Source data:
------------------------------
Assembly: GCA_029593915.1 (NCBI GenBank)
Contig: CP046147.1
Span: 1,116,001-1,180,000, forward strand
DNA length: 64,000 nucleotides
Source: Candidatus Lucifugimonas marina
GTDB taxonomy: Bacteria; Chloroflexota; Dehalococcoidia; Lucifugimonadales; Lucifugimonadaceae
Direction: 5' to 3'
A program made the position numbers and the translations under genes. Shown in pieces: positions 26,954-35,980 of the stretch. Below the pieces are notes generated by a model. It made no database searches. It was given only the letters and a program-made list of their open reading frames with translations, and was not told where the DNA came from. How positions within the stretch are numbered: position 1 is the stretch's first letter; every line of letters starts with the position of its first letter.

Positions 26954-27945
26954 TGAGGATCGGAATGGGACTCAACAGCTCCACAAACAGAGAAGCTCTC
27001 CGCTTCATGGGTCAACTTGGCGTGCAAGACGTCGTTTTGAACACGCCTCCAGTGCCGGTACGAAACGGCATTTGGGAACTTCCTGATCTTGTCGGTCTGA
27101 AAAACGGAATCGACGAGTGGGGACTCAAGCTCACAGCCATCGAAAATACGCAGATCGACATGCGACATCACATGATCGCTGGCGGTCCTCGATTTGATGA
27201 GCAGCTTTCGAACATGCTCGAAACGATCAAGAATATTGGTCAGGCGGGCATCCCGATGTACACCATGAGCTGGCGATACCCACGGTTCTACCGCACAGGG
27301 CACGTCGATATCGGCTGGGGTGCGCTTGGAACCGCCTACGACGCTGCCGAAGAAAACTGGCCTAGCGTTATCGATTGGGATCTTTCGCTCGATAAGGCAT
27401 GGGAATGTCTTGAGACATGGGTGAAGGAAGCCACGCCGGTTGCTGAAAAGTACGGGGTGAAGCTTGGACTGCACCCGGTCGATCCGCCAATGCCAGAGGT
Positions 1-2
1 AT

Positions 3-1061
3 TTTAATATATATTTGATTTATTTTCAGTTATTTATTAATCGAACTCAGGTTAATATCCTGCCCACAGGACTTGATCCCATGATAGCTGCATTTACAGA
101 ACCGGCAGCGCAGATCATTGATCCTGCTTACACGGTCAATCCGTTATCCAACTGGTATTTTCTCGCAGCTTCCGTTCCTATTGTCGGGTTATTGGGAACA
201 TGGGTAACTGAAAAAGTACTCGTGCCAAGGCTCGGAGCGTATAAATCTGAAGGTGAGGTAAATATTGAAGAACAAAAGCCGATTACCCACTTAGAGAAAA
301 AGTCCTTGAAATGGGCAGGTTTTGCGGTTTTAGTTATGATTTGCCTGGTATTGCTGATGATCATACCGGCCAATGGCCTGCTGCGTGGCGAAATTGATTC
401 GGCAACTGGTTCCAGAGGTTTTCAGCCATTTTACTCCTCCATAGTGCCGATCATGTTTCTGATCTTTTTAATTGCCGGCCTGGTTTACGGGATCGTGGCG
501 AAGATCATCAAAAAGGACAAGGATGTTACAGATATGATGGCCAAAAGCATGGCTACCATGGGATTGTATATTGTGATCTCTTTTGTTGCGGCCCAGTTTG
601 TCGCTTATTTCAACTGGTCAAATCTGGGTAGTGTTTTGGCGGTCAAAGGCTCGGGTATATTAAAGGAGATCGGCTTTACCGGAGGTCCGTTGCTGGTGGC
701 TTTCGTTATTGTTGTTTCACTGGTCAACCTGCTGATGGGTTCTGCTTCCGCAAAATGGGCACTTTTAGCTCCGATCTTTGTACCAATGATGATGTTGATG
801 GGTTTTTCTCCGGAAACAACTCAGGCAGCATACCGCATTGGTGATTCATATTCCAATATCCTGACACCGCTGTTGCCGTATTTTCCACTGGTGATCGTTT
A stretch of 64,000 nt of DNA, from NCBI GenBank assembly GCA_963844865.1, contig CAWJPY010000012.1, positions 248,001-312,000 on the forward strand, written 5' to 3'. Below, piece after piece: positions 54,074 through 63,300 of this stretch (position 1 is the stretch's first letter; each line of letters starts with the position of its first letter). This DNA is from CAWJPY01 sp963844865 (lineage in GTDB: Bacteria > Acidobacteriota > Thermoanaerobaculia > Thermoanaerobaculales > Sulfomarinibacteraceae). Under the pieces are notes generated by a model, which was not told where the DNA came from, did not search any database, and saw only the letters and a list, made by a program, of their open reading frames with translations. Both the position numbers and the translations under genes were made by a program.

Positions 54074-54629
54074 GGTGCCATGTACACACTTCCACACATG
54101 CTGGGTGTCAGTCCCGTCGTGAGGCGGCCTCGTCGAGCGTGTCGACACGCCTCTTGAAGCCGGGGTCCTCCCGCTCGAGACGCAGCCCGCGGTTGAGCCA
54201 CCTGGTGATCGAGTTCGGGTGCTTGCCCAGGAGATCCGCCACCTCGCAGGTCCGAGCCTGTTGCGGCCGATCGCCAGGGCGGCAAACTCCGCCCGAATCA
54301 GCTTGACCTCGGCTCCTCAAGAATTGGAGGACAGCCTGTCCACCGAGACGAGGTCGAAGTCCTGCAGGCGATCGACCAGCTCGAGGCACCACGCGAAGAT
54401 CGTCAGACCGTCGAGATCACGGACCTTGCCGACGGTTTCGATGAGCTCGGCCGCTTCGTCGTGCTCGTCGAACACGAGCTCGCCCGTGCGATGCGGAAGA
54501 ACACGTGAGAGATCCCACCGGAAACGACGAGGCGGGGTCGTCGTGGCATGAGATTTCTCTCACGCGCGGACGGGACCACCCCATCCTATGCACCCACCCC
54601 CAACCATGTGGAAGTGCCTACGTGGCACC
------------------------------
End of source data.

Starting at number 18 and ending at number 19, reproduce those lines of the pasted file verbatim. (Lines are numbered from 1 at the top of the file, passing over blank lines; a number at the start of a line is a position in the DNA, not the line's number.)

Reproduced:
Positions 3-1061
3 TTTAATATATATTTGATTTATTTTCAGTTATTTATTAATCGAACTCAGGTTAATATCCTGCCCACAGGACTTGATCCCATGATAGCTGCATTTACAGA